November 2014
February 2014   (Final data collection date for primary outcome measure)

Inclusion Criteria:

  • Histologically or cytologically documented cancer; diagnosis of hepatocellular carcinoma may be made by characteristic radiographic and/or AFP findings 33;
  • Intended treatment with, or currently being treated by anti-cancer chemotherapy in the adjuvant or advanced setting;
  • Age 18 to 79;
  • Adequate renal function (serum creatinine levels <1.5 mg/dL [males], <1.4 mg/dL [females]). If a subject does not meet these criteria, but does have an estimated creatinine clearance >= 60 ml/min using the Cockroft-Gault calculation, they will be allowed. The Cockroft-Gault formula is CrCl = (140-age) x weight(kg)÷(Cr x72), where CrCl = estimated creatinine clearance and Cr is plasma creatinine in mg/dL;
  • Adequate hepatic parameters, including aspartate aminotransferase (AST) and alanine aminotransferase (ALT) levels ≤ 2.5 x upper limit of normal (ULN), total bilirubin ≤ 1.5 x ULN, and alkaline phosphatase levels ≤ 2.5 x ULN;
  • Must anticipate receiving at least 3 cycles (or treatment periods of at least 3-weeks) of chemotherapy;
  • Ability to understand and willingness to sign a written informed consent document.

Exclusion Criteria:

  • Current use of metformin (within 1 week of start of chemotherapy regimen to be assessed);
  • Patients with type 2 diabetes are allowed, however they will be excluded if there is intent to use metformin for treatment of diabetes during the course of the study;
  • Undergoing chemotherapy treatment concurrent with radiation therapy;
  • Undergoing chemotherapy in a neoadjuvant setting prior to potentially curative surgery;
  • Renal disease or renal dysfunction not meeting inclusion criteria;
  • Significant medical conditions such as cardiovascular collapse (shock), acute myocardial infarction, septicemia, acute or chronic metabolic acidosis;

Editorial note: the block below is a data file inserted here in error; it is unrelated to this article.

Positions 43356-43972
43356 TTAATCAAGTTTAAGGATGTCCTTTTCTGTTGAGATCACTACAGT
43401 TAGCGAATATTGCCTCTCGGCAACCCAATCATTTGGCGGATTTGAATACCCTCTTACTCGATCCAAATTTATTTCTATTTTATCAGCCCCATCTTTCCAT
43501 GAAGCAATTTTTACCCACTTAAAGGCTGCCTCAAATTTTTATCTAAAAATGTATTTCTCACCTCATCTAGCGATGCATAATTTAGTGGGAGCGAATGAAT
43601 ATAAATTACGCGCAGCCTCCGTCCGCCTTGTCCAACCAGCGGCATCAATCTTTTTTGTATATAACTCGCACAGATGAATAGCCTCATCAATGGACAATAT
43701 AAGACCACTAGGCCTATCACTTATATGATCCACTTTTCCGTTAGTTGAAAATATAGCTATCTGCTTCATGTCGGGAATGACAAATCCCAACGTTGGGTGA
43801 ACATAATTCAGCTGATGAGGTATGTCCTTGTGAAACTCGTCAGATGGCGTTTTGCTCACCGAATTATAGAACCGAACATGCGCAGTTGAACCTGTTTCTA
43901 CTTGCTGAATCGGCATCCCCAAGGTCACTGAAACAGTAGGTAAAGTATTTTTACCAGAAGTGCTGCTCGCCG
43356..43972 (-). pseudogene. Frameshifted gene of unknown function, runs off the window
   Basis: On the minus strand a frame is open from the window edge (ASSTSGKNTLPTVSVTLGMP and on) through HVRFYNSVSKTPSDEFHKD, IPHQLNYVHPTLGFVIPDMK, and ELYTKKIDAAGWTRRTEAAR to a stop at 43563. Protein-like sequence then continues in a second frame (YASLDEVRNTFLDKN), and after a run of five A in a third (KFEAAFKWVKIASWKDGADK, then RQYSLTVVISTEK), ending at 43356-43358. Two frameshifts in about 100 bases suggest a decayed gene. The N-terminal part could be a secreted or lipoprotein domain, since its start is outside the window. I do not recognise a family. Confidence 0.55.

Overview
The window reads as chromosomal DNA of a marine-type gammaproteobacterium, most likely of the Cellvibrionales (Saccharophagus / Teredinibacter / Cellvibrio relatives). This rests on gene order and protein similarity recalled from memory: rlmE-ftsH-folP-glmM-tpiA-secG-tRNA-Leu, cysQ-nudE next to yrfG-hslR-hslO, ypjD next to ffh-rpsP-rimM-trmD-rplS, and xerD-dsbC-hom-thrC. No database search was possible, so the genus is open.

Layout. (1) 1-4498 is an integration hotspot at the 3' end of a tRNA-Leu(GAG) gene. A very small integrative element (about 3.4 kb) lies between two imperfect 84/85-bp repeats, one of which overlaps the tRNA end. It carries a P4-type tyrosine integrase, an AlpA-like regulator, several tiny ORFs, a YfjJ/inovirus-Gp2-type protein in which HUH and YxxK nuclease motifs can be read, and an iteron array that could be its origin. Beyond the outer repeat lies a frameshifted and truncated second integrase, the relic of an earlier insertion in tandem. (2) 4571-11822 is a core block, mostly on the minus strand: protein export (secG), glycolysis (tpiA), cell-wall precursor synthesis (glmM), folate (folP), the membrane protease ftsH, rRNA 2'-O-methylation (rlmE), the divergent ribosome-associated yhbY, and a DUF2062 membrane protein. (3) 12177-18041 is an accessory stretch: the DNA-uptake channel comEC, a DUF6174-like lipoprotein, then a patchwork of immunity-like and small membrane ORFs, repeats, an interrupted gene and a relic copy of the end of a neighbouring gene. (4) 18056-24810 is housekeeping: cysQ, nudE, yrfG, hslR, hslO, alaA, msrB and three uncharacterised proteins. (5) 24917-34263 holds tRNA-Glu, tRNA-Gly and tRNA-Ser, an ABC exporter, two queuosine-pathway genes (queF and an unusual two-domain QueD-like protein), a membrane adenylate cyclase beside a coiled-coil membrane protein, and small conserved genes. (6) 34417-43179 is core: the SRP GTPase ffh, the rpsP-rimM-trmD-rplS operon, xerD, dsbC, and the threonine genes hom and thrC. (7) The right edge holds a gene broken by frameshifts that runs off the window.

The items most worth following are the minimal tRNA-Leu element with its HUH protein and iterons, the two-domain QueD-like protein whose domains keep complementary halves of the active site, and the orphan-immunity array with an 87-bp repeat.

• History of, or states associated with, lactic acidosis such as shock or pulmonary insufficiency, alcoholism (acute or chronic), conditions associated with hypoxemia and pancreatitis;
  • Severe dehydration;
  • Clinical or laboratory evidence of hepatic disease;
  • Congestive heart failure requiring pharmacologic treatment, or unstable or acute congestive heart failure;
  • Known hypersensitivity to metformin hydrochloride;
  • Pregnant or lactating women (serum pregnancy test will be performed for all women of child-bearing potential);
  • Psychiatric illness or social situation that would limit compliance with study requirements and/or obscure results
Sexes Eligible for Study: All
18 Years to 79 Years   (Adult, Senior)
Contact information is only displayed when the study is recruiting subjects
United States
Metformin Anticancer + Chemo
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Tufts Medical Center
Tufts Medical Center
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Principal Investigator: Wasif Saif, MD Tufts Medical Center
Tufts Medical Center
May 2017

ICMJE     Data element required by the International Committee of Medical Journal Editors and the World Health Organization ICTRP